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Mass Transit Faces a Downward Spiral of Reduced Revenue and Ridership

City systems were already strapped for cash. Now they face devastating deficits.

San Francisco Muni buses idled during the pandemic.

San Francisco Muni buses idled during the pandemic.

Photographer: Justin Sullivan/Getty Images

Jeffrey Tumlin and his staff at the San Francisco Municipal Transportation Agency spent Saturday, April 4, poring over rosters and route maps. The agency, which operates the Muni system, had already halted service on metro lines and trolley cars in response to social-distancing protocols and a ridership decline of as much as 83% some days, compared with normal levels. Now 30% to 40% of bus operators were expected not to report to work because of sickness or health concerns. Without enough drivers, Tumlin and his staff recognized, citywide bus service would soon be unfeasible.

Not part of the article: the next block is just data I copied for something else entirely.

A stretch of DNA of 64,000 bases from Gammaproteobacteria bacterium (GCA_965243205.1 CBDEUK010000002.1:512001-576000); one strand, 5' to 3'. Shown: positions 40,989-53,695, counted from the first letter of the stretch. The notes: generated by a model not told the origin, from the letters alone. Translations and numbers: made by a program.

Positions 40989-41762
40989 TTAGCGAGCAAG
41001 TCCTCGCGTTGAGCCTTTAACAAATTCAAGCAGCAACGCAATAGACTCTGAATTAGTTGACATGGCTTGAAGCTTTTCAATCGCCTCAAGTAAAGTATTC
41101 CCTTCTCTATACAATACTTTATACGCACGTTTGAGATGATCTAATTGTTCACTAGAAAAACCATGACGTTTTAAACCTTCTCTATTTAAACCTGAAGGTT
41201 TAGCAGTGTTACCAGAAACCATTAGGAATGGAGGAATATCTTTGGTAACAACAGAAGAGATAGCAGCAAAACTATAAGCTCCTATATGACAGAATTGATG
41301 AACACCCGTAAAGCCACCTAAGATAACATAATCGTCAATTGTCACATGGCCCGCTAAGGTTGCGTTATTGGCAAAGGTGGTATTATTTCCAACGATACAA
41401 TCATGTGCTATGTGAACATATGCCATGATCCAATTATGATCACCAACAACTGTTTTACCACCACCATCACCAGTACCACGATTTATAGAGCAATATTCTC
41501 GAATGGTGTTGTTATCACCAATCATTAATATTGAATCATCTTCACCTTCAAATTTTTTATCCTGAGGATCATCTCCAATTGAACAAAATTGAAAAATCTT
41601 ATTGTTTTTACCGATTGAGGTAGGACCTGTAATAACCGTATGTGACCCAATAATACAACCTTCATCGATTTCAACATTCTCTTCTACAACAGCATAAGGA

On April 6, Tumlin announced that Muni was suspending about 75% of its bus lines. “I never thought I’d say this,” tweeted Tumlin, a true believer in public transportation as a social unifier. “Please don’t take Muni if you have other options.”